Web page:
Drug loading

The modified method of direct incubation of the drugs and CD63-Mag captured exosomes with a freeze-thaw cycle to increase is used for loading imatinib. The exosomes were incubated with the imatinib with different concentrations. 10 nM of imatinib with an injection flow rate of 1 μl/min was transferred to the input 4 of chips, at 25°C for 20 min. Then, papain and trypsin with concentrations of 0.1% and 0.02% have injected into the channel with a flow rate of 1 μl/min, respectively.

Drug release

The imatinib release was studied using a dialysis bag. 3 μg of exosome was homogenized in 3 ml of PBS buffer and then transferred to the dialysis bag and placed in a closed container with 60 ml of PBS buffer pH 7.4 and the temperature was stabilized at 37°C. The released imatinib content was calculated and at the wavelength of 242 nm using UV-visible spectroscopy. The standard curve was draw using 1, 2, 5, 10, 15, 20, and 25.30 μg/ml in PBS solution.

Cell toxicity

MTT assay is used to evaluate the toxicity of imatinib-loaded CD63-Mag captured exosomes against the KYO-1 cell line. The cellular metabolism of the cells was determined via monitoring the mitochondrial dehydrogenase enzymes activity using Methylthiazole Tetrazolium (MTT) bromide as a substrate. In this regard, 10,000 cells were pre-cultured in 96 well plates were incubated for 24 h at 37°C with 4% CO2 and 90% humidity. The exosomal samples were with different concentrations including 2, 4, 8, 10, 20, 50, 100 mg/ml were treated for 24, 48, and 72 hours. Afterward, 20 μl of MTT solution (10 mg/mL) was added to each well and incubated for 4 h in the above-mentioned condition. Finally, the supernatant was discarded and 100 μl of DMSO was added to each well, shaken for 8 minutes in a circular motion, and then the absorption of formazan at 490 nm was measured using an ELISA reader. The cell viability percentage (IC50) was examined using Graphpad Prism 6.0 software (USA).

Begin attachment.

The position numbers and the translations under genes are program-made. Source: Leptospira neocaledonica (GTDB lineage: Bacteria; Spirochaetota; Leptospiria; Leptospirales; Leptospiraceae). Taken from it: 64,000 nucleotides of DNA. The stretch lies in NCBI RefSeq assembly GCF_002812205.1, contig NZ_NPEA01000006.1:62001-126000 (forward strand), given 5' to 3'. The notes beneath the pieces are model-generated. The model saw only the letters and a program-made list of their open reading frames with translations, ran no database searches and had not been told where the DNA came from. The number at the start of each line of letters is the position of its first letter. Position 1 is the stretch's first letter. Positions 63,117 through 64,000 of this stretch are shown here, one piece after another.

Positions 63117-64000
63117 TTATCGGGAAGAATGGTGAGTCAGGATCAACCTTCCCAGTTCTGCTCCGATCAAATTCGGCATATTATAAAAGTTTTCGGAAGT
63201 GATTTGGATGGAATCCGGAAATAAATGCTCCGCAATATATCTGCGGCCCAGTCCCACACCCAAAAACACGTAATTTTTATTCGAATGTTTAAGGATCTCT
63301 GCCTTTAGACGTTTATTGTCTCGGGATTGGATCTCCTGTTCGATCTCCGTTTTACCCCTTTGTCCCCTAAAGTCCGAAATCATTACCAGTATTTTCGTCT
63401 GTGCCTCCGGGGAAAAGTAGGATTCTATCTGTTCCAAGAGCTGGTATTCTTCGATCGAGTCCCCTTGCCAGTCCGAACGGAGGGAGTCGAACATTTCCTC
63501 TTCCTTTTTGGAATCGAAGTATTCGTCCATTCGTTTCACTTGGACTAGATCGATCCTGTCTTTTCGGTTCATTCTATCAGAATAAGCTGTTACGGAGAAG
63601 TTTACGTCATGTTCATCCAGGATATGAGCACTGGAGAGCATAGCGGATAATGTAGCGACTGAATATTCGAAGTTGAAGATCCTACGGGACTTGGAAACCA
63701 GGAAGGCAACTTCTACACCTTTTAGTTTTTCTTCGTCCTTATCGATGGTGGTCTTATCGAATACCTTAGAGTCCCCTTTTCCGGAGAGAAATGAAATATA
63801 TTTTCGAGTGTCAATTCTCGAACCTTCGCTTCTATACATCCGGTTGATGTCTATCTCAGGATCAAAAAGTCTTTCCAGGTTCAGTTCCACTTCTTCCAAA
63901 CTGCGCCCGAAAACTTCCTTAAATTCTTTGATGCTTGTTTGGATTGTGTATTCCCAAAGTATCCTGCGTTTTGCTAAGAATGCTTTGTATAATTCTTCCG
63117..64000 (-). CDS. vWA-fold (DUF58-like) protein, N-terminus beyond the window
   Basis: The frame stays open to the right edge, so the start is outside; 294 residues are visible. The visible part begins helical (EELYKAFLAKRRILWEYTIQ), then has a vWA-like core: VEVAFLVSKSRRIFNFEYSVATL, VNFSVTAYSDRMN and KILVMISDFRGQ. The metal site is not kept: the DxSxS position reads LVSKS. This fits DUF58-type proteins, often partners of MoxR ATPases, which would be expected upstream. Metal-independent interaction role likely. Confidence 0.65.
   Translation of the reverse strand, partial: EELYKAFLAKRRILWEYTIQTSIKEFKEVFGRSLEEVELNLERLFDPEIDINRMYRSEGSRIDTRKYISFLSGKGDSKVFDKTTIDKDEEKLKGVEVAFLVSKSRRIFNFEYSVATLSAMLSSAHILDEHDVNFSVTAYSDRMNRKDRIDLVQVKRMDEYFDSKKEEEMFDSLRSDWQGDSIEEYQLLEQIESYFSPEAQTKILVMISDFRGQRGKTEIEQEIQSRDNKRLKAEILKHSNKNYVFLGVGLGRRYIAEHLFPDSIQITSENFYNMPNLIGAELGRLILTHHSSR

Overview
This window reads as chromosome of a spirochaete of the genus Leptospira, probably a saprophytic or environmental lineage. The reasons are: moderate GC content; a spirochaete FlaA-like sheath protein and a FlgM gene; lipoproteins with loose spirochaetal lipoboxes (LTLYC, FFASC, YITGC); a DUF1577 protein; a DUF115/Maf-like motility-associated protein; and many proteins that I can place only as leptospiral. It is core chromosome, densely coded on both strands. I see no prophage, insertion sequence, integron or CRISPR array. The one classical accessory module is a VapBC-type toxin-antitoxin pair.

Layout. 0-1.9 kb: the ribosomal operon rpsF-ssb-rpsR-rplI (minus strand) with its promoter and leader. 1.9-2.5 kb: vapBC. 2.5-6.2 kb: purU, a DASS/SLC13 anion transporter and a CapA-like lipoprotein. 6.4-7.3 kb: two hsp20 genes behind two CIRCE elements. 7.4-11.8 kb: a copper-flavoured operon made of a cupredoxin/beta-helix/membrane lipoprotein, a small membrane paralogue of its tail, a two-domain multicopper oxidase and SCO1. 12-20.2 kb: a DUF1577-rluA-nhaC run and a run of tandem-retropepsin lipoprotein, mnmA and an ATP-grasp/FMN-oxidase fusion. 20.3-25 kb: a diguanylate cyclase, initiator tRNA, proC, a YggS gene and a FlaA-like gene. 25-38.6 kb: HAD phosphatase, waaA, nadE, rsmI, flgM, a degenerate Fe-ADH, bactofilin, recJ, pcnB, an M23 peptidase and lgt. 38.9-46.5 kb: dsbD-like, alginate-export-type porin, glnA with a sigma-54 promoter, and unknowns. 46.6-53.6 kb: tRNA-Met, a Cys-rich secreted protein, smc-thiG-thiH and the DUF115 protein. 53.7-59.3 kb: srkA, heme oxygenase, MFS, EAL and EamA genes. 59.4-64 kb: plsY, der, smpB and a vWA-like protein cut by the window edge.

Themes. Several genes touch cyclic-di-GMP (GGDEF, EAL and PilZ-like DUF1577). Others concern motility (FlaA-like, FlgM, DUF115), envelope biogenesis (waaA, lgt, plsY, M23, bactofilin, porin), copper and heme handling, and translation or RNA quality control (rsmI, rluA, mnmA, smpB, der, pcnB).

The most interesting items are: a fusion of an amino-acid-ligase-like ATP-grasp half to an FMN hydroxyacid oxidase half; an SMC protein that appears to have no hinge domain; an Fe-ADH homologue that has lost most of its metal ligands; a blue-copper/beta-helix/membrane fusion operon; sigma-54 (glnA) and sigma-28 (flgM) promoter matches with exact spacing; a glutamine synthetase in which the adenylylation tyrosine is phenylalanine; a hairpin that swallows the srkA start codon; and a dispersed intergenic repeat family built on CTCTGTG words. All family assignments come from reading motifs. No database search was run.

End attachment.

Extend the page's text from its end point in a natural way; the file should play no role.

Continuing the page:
Statistical analysis

The statistical data was analyzed by Prism 7.0 (GraphPad Software, USA). The significance of RNA quantities and qRT-PCR validation of miRNAs among exosomes was evaluated with one direct T-test. The p<0.05 was considered to be statistically significant.


In the present study, we used a microfluidic system for capturing CD63 conjugated magnetic beads for highly efficient exosome separation. Polydimethylsiloxane (PDMS) chip mold is made of SU-8 50-100 patterned silicon wafer using standard soft lithography technique with immunoaffinity function (Figure 1).


Figure 1: The schematic illustration, (A): Microfluidic chip; (B) The principles of immunoaffinity-based exosome separation and (C): Microfluidic chip